Copyright ©1995 by NeXT Computer, Inc. All Rights Reserved.
|Adopted By:||no NeXTSTEP classes|
|The DBEntities protocol lets an object represent a database entity. An entity comprises a list of data categories, or properties. As data is read from a database for a particular entity, an "instance" of the entity (a record) is created and filled with data, one datum per property.
It's tempting to speak of an entity as a database table. They're similar. You can think of a table as the corporealization of an entity. Put another way, an entity describes how a table organizes its data into columns (properties). However, you should keep in mind that an entity doesn't contain data (nor do the properties within the entity). Furthermore, neither entities nor properties are "placeholders" for data. Entities and properties neither store nor make room for data, they simply provide a description of the type and location of data so some other object (a record) can be created to adequately store this data.
Typically, an application doesn't create entity objects directly, but, instead, reads them from a database model file. This is performed by creating a DBDatabase object and connecting it to the file (through methods described in the DBDatabase class specification). You can retrieve, in a List, the entity objects that the DBDatabase read from the model file by sending the DBDatabase a getEntities: message. Alternatively, you can retrieve a single entity object by name through entityNamed:. Both of these methods return private DBEntities-conforming objects that are created and owned by the Database Kit.
Entity object are used as arguments in a handful of important methods. Most notable of these, you typically use an entity as the source in an invocation of DBRecordList's setProperties:ofSource:. In addition, an entity is required by the DBQualifier and DBExpression initialization methods.
The DBEntities protocol incorporates the DBTypes protocol. It does this for one reason: the type of Objective C data described by a property that represents a relationship is a DBEntities object. Thus, if the isEntity message returns YES when sent to the value returned by sending propertyType to a property, then that property is a relationship. This is demonstrated in the following example:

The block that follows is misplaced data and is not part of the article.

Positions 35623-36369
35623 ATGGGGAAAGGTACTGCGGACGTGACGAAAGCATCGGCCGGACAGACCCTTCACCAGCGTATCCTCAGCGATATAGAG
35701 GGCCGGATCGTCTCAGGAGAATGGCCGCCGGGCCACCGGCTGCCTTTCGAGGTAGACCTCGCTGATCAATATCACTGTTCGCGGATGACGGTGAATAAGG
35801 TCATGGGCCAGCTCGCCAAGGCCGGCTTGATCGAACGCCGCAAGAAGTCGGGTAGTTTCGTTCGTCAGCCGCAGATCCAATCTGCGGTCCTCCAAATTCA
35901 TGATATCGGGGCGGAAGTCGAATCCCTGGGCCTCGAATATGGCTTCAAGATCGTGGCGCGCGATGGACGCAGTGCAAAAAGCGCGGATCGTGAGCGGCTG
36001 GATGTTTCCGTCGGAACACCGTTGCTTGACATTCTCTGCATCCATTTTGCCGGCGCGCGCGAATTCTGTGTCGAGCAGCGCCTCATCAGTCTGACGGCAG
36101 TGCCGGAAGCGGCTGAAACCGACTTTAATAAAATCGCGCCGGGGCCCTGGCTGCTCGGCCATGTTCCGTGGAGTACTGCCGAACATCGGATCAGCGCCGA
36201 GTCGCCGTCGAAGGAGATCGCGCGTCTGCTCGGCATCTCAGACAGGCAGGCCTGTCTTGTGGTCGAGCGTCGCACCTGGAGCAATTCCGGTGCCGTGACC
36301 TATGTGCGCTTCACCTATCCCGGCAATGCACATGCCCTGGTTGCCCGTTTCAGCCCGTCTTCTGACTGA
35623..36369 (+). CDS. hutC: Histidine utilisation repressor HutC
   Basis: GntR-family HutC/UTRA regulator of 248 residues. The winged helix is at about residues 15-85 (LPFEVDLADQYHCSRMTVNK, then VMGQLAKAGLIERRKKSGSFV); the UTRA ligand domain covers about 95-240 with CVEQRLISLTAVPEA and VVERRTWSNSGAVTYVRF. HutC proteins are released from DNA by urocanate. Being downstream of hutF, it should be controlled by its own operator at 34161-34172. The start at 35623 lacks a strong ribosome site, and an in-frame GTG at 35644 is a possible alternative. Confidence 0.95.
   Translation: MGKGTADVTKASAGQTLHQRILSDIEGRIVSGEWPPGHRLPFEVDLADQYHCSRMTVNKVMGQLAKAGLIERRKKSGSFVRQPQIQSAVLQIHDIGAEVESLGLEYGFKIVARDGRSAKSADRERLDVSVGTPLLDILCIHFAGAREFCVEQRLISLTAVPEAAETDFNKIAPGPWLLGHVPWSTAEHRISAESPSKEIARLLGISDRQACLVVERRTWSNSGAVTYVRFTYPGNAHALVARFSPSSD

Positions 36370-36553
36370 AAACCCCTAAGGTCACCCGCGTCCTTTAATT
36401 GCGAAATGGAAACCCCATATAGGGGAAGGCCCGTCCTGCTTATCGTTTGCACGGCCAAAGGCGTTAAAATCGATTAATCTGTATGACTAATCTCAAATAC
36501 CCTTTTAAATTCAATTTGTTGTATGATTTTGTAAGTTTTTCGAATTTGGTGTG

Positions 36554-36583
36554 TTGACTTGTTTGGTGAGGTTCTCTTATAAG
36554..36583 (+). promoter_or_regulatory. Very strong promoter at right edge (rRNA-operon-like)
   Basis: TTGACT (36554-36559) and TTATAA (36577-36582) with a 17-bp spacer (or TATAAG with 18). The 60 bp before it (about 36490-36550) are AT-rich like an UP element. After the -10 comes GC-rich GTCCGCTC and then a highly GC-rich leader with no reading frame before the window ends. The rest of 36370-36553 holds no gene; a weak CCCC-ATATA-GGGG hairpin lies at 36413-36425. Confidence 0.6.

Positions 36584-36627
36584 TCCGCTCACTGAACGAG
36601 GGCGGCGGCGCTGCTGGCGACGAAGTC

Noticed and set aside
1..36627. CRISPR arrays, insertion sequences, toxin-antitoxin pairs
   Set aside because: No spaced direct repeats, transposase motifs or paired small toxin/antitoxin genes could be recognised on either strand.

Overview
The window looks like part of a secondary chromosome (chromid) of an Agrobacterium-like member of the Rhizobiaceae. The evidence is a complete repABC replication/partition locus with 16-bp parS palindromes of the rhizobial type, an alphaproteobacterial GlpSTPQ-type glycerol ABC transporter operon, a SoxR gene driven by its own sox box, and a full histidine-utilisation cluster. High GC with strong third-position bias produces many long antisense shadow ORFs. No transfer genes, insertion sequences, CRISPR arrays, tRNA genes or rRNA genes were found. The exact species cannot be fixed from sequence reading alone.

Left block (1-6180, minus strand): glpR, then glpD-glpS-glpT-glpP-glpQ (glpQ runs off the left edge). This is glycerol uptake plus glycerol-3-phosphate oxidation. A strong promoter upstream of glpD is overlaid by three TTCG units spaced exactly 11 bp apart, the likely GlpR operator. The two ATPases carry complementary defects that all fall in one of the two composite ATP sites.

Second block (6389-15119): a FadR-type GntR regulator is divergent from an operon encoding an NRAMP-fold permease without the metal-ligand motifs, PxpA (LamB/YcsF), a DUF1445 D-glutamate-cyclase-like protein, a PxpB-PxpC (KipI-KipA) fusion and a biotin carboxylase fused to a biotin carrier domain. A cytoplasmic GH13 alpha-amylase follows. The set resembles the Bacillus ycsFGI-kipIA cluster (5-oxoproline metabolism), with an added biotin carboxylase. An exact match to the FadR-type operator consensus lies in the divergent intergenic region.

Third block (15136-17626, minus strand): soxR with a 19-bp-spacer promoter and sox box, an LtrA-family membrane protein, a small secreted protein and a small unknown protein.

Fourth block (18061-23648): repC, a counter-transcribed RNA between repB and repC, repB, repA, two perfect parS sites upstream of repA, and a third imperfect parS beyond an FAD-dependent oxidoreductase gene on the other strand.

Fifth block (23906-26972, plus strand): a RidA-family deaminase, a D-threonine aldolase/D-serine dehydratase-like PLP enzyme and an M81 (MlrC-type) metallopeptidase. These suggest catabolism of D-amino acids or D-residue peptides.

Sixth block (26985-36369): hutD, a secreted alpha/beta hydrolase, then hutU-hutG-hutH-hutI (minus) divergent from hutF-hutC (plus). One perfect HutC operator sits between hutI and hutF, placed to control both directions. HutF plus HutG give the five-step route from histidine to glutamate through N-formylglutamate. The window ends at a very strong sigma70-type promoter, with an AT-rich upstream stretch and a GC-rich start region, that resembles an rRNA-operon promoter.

/* Get the properties from an entity. Check for relationships. */
List *propList = [[List alloc] init];
for (counter = 0; counter < [aList count]; counter++)
if ([[prop propertyType] isEntity])
printf("Property named %s is a relationship.\n", [prop name]);
|Warning:||You should never send the DBTypes messages objcClassName or databaseType to the private entity objects that are returned by the aforementioned DBDatabase methods. The private entity class implements these DBTypes methods to raise DB_UNIMPLEMENTED_ERROR exceptions.|
|It isn't anticipated that you should need to create your own class that adopts the DBEntities protocol. The entity objects returned by getEntities: and entityNamed: should be adequate for most applications.|
|Querying the object||name|
|Comparing the object||matchesEntity:|
|Returns the DBDatabase object that created the entity.|
|Returns, in aList, a list of the entity's properties. Each object in the list conforms to the DBProperties protocol.|
|Returns YES or NO if the receiving entity and anEntity were created from the same model file entity.|
|(const char *)name|
|Returns the entity's name. This is the same name as given to the entity in the model file from which it was read.|
|propertyNamed:(const char *)aName|
|Returns the property named aName. If the entity has no such property, nil is returned.|